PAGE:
All you need to know about Airbnb before its blockbuster IPO
Online home rental marketplace Airbnb is set for a blockbuster stock market debut this year as it gets ready to launch a multi-billion dollar initial public offering (IPO) in the US.
The company is expected to list before the end of 2020 after it confirmed it had confidentially filed the necessary paperwork with US finance regulator the Securities and Exchange Commission (SEC).
It’s not entirely clear what Airbnb’s market value will be once it lists, but its most recent funding round in April saw it raise $1 billion at a pre-money valuation of $17 billion, so it’s likely to target a valuation above the post-money figure of $18 billion.
For comparison, Booking.com is the most valuable in the sector with a $72 billion valuation, followed by Expedia at $11.96 billion and TripAdvisor at $2.98 billion.
VALUATION HIT BY COVID
Either way the figure is likely to be below pre-coronavirus estimates. According to the Financial Times, private investors were trading indirect stakes in November 2019 which valued Airbnb at close to $42 billion. The $18 billion figure is also below Airbnb’s internal $26 billion estimate of its own valuation reported in early March.
The company has been hit hard by the pandemic, and shelved plans to list much earlier this year. Given it is currently a private company, Airbnb doesn’t often publish its financial information or provide much of a breakdown, but its second quarter revenue in 2020 reportedly tumbled by at least 67% to $335 million, down from more than $1 billion in the second quarter of 2019, and well below the $842 million it recorded in sales during the first quarter.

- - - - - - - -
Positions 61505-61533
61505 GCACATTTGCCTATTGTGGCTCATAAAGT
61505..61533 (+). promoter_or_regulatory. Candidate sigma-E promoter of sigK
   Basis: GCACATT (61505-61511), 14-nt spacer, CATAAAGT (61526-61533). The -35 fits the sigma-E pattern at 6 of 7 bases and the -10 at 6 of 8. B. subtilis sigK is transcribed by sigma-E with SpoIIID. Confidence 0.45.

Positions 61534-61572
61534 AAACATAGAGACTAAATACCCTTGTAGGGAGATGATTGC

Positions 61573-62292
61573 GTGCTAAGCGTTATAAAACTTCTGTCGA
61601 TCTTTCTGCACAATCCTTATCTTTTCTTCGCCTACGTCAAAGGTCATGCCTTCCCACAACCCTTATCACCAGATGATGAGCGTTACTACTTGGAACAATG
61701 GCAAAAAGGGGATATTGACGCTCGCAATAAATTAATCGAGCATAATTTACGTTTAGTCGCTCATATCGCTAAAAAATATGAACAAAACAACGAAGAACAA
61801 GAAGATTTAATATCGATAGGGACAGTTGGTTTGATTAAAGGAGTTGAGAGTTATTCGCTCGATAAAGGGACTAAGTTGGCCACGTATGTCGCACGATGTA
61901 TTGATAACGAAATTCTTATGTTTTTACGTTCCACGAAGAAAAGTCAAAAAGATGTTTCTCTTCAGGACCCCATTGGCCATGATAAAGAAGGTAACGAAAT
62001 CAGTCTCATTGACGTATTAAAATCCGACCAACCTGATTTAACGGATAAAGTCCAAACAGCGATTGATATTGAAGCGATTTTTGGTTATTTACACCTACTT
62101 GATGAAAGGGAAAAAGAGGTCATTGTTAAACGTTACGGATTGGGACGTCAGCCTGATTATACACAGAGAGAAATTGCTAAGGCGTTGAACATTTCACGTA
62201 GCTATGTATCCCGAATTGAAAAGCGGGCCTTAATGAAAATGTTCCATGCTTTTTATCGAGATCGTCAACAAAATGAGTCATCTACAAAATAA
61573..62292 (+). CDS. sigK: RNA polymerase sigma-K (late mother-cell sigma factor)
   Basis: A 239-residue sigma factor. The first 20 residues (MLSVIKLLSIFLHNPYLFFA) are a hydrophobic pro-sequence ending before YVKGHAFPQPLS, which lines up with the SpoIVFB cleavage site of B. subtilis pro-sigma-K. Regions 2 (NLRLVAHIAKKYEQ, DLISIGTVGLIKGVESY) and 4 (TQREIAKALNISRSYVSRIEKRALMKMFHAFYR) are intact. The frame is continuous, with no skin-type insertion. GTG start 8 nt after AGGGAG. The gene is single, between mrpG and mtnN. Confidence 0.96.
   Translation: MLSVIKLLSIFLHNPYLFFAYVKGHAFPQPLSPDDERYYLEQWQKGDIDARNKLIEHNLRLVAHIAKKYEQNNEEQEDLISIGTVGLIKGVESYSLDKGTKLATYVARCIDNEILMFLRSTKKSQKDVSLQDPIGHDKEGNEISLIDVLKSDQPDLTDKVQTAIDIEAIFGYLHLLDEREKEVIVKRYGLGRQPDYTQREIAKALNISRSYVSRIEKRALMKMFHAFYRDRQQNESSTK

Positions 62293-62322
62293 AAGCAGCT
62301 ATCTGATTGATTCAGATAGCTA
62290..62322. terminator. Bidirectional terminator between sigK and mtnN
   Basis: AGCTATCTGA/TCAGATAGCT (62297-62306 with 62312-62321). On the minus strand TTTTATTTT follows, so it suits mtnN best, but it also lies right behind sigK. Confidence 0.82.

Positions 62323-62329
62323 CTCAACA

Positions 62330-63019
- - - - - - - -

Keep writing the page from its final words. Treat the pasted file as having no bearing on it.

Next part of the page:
But it has seen signs of a strong recovery since, and CEO Brian Chesky told US media at the end of June that Airbnb’s bookings are ‘recovering way faster than any one of us imagined’, adding that business is ‘above where we were last year, and we could get even higher than what we would have forecast before Covid’.
In July, total consumer spending on Airbnb was 22% higher than the same period last year according to Edison Trends, and the company said it surpassed a million bookings on a single day in July, led by an increase in stays at nearby destinations.
Unlike other tech unicorns with disappointing or failed IPOs like Uber and WeWork, Airbnb has actually proven it can be profitable, having reportedly made a profit of over $200 million and turned cash flow positive in 2018. The company is also said to have around $4 billion in cash on its balance sheet.
That’s important for potential investors as it means Airbnb can grow organically and doesn’t have to continually go cap in hand to the market just to survive.
But being profitable on a regular basis is still a problem for Airbnb, and in the first nine months of 2019 it reported a loss of $322 million according to the Wall Street Journal, as the company spent big to deal with safety issues, upgrade its technology and grow its user base ahead of its IPO.
The company makes a small amount of money from its tours and activities business Airbnb Experiences, but the majority of its income comes from charging a service fee, a percentage of the total transaction, to both people who rent their rooms or properties via Airbnb’s platform (the hosts) and the people who stay there (the guests).
THE ‘SECRET SAUCE’